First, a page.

Frequently Asked Questions
Q: How can I get the MCCS data?
A: The MCCS data can be requested through the Highway Safety Information System (HSIS) website: www.hsisinfo.org.
Q: Is there a final report and can I get a copy?
A: The final report and study documentation will be available later in 2017. Please contact Carol Tan (email@example.com) for further information.
Q:Who paid for the MCCS?
A: The MCCS was primarily funded through the Safe, Accountable, Flexible, Efficient Transportation Equity Act: A Legacy for Users (SAFETEA-LU). Further funding contributions were made by the National Highway Traffic Safety Administration (NHTSA) and the American Motorcycle Association. In addition, a Transportation Pooled Fund (TPF) Program study was established to enable State and local agencies to contribute additional funds.
Q: What is a TPF Program study?
A: The Transportation Pooled Fund (TPF) Program enables Federal, State, and local agencies and other organizations to combine resources to support transportation research studies. The TPF Program is supported and run through the Federal Highway Administration (FHWA). For more information about the TPF Program, go to http://www.pooledfund.org.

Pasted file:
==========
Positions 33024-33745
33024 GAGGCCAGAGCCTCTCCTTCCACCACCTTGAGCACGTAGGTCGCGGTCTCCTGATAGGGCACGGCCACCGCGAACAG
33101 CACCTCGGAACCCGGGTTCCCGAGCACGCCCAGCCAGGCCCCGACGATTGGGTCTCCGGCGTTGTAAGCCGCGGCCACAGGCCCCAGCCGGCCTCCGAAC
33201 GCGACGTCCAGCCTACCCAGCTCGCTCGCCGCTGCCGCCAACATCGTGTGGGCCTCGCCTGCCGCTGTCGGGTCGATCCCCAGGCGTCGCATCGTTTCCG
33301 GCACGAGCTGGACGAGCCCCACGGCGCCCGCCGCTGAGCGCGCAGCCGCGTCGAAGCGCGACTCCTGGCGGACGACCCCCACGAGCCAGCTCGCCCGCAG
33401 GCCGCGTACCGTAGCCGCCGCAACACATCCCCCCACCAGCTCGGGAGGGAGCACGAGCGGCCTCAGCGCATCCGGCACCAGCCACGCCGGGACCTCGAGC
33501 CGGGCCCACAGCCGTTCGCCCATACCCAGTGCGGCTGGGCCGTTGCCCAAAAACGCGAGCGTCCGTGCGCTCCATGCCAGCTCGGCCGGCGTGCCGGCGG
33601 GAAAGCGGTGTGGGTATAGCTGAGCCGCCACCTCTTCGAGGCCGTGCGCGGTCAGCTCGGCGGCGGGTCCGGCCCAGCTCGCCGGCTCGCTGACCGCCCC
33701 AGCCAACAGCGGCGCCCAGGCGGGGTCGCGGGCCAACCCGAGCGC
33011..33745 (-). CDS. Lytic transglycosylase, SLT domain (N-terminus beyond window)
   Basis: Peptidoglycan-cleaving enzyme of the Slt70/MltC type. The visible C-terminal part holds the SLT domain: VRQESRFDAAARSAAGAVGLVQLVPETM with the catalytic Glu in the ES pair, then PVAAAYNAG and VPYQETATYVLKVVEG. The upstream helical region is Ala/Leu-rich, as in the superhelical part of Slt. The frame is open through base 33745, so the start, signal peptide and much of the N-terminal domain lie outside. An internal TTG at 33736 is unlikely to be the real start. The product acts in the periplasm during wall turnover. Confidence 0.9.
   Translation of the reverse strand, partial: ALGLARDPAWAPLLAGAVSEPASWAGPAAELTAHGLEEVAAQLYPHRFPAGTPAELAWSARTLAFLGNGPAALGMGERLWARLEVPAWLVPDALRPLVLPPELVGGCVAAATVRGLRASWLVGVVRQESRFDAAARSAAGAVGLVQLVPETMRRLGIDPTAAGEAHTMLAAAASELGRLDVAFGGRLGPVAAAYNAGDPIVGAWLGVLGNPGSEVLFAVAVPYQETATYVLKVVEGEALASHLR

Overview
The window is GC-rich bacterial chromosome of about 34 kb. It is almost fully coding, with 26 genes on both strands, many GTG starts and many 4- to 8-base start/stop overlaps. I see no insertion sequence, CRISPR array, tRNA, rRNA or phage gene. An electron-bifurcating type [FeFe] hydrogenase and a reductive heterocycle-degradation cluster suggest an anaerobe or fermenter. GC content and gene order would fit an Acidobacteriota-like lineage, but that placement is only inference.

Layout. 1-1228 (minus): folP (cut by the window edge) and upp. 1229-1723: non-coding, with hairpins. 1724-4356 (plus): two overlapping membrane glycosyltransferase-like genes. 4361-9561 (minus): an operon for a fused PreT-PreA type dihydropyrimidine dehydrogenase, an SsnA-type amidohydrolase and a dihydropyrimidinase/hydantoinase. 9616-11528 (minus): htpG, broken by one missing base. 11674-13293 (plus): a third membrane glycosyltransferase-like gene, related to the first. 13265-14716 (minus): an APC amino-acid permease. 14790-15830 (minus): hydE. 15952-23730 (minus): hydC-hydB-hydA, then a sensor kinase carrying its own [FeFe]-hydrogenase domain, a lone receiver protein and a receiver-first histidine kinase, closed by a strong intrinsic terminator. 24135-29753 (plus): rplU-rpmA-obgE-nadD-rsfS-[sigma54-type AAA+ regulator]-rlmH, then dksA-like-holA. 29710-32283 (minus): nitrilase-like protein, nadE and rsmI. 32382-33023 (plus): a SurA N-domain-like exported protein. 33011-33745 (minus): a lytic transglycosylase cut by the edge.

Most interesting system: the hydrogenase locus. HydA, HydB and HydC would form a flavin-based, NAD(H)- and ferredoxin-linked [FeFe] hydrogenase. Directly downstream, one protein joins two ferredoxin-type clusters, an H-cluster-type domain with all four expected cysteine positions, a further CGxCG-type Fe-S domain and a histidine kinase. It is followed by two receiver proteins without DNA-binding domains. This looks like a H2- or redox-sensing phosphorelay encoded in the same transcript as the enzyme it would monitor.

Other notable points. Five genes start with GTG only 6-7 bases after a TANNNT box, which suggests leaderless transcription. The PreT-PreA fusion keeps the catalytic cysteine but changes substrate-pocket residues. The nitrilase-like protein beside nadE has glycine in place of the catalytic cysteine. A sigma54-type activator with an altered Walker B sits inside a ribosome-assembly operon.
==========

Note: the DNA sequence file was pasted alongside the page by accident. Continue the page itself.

Q: Why were data only collected in California?
A: The study funds only enabled the team to conduct the study in one geographic region. The site selection process went through a thorough review to ensure that the chosen region would include a region with year-round ridership and a large population of motorcycle riders.
Q: How were cases selected?
A: Through memorandums of understanding (MOU), local law enforcement agencies agreed to report all crashes involving motorcycles to the MCCS investigators. The investigators will follow up with evaluations of each case. All no-injury cases will be dropped, per the requirements of the Organisation for Economic Co-operation and Development (OECD) protocol that the team is using as a standard for this study. In addition, the investigators will use other resources to follow up with non-police-reported crashes by utilizing outside sources such as Web or newspaper reports. At an appropriate time, study investigators will review the collection methods to determine whether a stratified sample selection methodology is required to accommodate low-frequency crash types.
Q: How did participants know that their identities were protected?
A: Each participant in the MCCS was given a certificate of confidentiality, which stipulates that members of the MCCS team cannot reveal, nor be forced to reveal, the identities of any participants—not even under subpoena. In addition, all data were stored on secure computers and servers with up-to-date security protection. Any documents collected as part of the investigation process that contained personally identifiable information (e.g., police accident reports) were stored in a secure location until they could be destroyed at the end of the project. No personally identifiable information is included in the permanent databases.